The mechanisms by which plants maintain water uptake via only a portion of the root system are unclear. Even when total water use is reduced in response to PRD, the uptake rates of the wet roots can increase, thus compensating partly for reduced uptake from the dried parts of the root system (Lawlor, 1973; Zekri & Parsons, 1990; Kang et al., 2003; Mingo et al., 2004). The increased flow rates in the wet root portion during PRD may result solely from changes in hydrostatic gradients, or the roots might also adjust their hydraulic conductance (Lp) according to demand. Kang et al. (2003) found that pear (Pyrus communis) tree roots may have increased Lp in response to PRD, although this result was inferred from sap flux data and not measured directly. However, there are many examples of roots rapidly adjusting Lp to match demand under other circumstances. Partial root excision in wheat (Triticum aestivum) plants resulted in increased Lp of the remaining roots (Vysotskaya et al., 2004). Lp is known to fluctuate diurnally, in synchrony with transpirational demand (Henzler et al., 1999; Beaudette et al., 2007; Vandeleur et al., 2009). Shading can also induce a reduction in fine root Lp (McElrone et al., 2007). If plants do increase Lp under PRD, then the adjustment must be rapid, and localized to the watered root portion.
Root water uptake occurs via parallel apoplastic, symplastic and transcellular pathways (Steudle, 1994). The relative conductance of these pathways depends heavily on the extent of hydrophobic apoplastic barriers and the nature of the gradients involved (i.e. hydrostatic or osmotic), but the apoplast is generally considered the path of least resistance (Steudle & Peterson, 1998; Steudle, 2000). Rapid adjustment in apparent Lp can either result directly from changes in the gradients driving water flow, by changing the contribution of each flow pathway (Steudle, 2000), or through changes in the permeability of the root tissues themselves. Although anatomical changes can affect apoplastic Lp over longer timescales (Enstone et al., 2003), the only known means of rapid permeability adjustment is via transcellular Lp, through changes in the quantity or activity of root cell plasma membrane intrinsic protein (PIP) aquaporins. There is growing evidence that short-term changes in Lp may be generated primarily through aquaporins (Maurel et al., 2010). Transient increases in root Lp during early drought may be caused by increased PIP permeability (Hose et al., 2000), reduction of root Lp under anoxia can occur through proton gating of PIPs by cytosolic acidification (Tournaire-Roux et al., 2003), and the reduction and subsequent recovery of root Lp during chilling is associated with changes in expression and phosphorylation states of PIPs (Aroca et al., 2005). If rapid root Lp adjustments do occur in the wet root portion during PRD, aquaporins may be involved.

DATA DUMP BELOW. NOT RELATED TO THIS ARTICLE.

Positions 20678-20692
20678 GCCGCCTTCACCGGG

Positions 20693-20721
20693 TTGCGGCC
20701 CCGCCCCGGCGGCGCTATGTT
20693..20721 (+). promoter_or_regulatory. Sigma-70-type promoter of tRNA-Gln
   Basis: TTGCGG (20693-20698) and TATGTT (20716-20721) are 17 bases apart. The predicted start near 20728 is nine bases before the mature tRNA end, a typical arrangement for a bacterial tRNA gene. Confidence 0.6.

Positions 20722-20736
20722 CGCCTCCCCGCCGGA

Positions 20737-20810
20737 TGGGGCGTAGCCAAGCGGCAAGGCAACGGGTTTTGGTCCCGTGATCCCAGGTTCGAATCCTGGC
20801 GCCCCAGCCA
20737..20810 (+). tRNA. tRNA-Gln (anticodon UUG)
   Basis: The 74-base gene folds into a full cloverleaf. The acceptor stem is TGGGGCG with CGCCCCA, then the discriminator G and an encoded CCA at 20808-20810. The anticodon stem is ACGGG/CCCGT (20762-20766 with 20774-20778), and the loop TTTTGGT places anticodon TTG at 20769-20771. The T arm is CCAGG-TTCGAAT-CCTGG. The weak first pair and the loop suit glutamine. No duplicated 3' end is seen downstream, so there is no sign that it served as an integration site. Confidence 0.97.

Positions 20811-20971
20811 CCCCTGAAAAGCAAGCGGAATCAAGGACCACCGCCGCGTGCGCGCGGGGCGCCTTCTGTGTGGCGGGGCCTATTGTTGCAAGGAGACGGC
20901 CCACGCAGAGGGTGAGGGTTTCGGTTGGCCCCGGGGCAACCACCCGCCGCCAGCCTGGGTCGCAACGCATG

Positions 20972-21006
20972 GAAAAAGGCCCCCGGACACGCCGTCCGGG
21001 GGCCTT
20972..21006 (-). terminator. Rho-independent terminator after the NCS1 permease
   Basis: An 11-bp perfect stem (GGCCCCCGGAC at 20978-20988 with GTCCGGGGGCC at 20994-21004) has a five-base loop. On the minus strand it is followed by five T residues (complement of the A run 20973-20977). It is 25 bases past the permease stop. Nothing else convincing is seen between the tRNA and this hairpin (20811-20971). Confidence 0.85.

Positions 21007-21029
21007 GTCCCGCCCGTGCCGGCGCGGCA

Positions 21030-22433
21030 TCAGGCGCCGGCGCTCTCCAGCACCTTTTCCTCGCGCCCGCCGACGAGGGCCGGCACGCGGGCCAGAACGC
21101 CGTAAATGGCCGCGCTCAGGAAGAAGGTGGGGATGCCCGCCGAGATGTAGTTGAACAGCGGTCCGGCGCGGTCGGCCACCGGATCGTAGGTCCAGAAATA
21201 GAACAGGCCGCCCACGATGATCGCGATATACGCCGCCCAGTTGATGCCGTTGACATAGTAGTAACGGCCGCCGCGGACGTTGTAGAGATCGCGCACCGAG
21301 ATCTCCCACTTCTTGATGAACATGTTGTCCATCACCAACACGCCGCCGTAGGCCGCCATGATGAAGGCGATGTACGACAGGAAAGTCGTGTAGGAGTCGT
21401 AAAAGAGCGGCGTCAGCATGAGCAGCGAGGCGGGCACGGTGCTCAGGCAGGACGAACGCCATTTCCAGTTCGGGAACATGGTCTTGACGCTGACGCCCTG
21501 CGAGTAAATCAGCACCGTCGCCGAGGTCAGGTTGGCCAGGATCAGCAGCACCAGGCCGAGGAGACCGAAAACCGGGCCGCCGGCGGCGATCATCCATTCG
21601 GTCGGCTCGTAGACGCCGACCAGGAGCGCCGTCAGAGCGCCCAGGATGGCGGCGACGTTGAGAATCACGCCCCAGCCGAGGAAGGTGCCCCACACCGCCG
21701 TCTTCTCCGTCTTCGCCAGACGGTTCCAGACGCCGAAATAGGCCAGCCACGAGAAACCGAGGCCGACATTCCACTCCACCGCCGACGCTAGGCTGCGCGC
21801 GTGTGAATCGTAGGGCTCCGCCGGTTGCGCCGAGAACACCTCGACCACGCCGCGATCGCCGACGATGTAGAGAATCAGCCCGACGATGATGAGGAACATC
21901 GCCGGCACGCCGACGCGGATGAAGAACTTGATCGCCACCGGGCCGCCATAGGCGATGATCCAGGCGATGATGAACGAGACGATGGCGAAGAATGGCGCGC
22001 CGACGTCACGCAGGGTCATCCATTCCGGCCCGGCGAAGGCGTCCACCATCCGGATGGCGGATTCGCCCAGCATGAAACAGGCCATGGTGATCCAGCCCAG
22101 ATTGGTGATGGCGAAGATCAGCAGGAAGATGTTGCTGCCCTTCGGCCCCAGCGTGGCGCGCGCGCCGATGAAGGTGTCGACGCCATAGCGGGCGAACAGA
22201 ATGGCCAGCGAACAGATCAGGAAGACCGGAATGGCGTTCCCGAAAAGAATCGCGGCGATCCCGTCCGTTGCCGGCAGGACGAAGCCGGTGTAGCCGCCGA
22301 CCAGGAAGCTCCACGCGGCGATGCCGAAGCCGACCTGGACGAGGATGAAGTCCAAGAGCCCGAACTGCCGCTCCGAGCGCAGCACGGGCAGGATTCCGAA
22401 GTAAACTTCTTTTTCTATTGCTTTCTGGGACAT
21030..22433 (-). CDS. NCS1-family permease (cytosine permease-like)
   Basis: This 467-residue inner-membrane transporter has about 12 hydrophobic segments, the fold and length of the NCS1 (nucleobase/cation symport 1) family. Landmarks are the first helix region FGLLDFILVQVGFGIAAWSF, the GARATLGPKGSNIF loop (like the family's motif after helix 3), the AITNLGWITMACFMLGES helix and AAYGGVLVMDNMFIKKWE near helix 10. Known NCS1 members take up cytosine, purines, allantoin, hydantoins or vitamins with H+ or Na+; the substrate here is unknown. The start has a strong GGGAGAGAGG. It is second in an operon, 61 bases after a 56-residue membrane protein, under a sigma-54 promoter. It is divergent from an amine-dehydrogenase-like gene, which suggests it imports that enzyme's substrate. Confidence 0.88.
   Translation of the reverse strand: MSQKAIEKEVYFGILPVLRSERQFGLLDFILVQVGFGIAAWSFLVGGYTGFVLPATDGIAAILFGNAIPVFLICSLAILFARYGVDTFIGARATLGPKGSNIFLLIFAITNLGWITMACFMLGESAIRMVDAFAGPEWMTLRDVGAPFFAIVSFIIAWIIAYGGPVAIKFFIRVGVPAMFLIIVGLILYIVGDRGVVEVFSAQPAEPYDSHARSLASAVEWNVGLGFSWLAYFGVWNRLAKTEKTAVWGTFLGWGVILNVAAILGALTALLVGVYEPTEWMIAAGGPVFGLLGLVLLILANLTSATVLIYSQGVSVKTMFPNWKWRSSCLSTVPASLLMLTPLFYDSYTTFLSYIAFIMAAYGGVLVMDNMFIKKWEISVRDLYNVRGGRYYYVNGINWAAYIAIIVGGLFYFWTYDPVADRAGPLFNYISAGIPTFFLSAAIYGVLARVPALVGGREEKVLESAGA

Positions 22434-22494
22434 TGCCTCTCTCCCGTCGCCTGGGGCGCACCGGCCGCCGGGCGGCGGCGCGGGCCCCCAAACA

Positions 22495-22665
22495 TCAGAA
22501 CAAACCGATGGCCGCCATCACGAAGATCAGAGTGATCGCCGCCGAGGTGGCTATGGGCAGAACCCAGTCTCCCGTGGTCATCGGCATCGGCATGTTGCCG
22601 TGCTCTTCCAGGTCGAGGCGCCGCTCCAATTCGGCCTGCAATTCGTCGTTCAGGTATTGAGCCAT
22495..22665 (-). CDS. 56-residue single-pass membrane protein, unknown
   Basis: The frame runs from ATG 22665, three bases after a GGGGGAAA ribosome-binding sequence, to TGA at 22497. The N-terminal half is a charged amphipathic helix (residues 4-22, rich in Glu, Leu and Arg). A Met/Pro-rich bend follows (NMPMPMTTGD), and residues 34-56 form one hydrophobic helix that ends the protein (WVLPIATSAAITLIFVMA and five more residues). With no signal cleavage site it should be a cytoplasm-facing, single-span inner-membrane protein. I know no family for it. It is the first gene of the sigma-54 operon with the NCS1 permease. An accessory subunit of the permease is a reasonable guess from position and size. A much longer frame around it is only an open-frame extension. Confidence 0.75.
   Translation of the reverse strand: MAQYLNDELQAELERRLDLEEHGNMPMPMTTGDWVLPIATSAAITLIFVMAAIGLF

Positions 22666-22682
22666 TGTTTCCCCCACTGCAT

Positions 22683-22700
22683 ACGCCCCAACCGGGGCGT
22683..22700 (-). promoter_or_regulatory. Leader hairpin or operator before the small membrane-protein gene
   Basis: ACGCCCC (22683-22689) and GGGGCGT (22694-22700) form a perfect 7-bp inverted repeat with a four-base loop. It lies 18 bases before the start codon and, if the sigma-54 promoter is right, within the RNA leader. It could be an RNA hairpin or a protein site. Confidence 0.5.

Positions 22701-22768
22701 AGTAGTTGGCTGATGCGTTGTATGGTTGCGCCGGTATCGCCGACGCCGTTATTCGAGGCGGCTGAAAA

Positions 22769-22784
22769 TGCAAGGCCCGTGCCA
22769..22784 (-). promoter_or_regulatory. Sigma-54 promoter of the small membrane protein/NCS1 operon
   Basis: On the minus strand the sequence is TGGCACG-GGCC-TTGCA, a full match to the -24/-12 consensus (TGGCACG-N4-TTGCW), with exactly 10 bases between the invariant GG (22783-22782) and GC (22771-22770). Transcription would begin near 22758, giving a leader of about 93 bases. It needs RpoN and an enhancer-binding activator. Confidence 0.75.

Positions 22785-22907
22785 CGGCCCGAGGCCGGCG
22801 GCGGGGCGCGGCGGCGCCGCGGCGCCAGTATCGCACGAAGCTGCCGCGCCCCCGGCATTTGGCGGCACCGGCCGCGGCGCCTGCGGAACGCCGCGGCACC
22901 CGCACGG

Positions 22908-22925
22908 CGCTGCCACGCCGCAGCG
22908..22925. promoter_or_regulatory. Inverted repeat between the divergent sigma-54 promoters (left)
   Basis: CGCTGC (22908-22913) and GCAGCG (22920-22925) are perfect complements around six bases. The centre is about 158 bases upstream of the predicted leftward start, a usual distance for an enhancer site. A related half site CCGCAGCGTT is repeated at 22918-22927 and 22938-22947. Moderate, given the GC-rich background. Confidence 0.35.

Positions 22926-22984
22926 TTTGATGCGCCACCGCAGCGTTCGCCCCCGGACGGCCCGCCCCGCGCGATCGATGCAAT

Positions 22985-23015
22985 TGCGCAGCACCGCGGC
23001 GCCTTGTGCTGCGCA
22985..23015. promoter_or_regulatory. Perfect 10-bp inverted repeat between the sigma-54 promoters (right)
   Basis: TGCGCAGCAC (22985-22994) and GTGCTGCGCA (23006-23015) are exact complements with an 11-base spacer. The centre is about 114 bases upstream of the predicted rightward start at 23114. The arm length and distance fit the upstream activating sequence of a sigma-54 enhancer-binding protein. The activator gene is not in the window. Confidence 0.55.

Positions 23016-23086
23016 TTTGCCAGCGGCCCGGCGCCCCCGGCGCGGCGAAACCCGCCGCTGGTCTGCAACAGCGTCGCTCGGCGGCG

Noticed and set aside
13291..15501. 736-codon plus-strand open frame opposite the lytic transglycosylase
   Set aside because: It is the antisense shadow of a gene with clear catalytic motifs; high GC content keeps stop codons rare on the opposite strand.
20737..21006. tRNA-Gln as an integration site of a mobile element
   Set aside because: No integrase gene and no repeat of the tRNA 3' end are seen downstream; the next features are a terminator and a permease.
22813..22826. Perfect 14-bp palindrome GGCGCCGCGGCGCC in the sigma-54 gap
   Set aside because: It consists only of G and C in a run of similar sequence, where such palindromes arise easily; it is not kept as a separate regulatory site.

The riparian tree Melaleuca argentea is widespread across northern Australia, in locations where permanent shallow ground water is accessible. Following flood events, M. argentea commonly grows extensive aquatic root mats within temporary pools that form in the creek beds. Sap flux studies have shown that these aquatic roots can provide the majority of the water used by the tree, especially when adjacent bank soils are relatively dry (Graham, 2001). However, as the pools dry out, the aquatic roots die back and water uptake must occur via different parts of the root system. Given the natural frequency of drying events, we hypothesized that M. argentea would not respond to PRD with stomatal closure but would maintain water uptake by compensating with other parts of the root system. We also hypothesized that such a compensatory effect would involve rapid increases in root hydraulic conductance, which may be mediated by changes in aquaporin content or permeability. We tested these hypotheses with seedlings of M. argentea in a split-root system, mimicking the conditions frequently observed in the field with a portion of the roots in soil, and a portion in an aquatic pool. This design allowed us to test the effects of draining the aquatic pool on the shoot, and on the remaining hydrated part of the root system.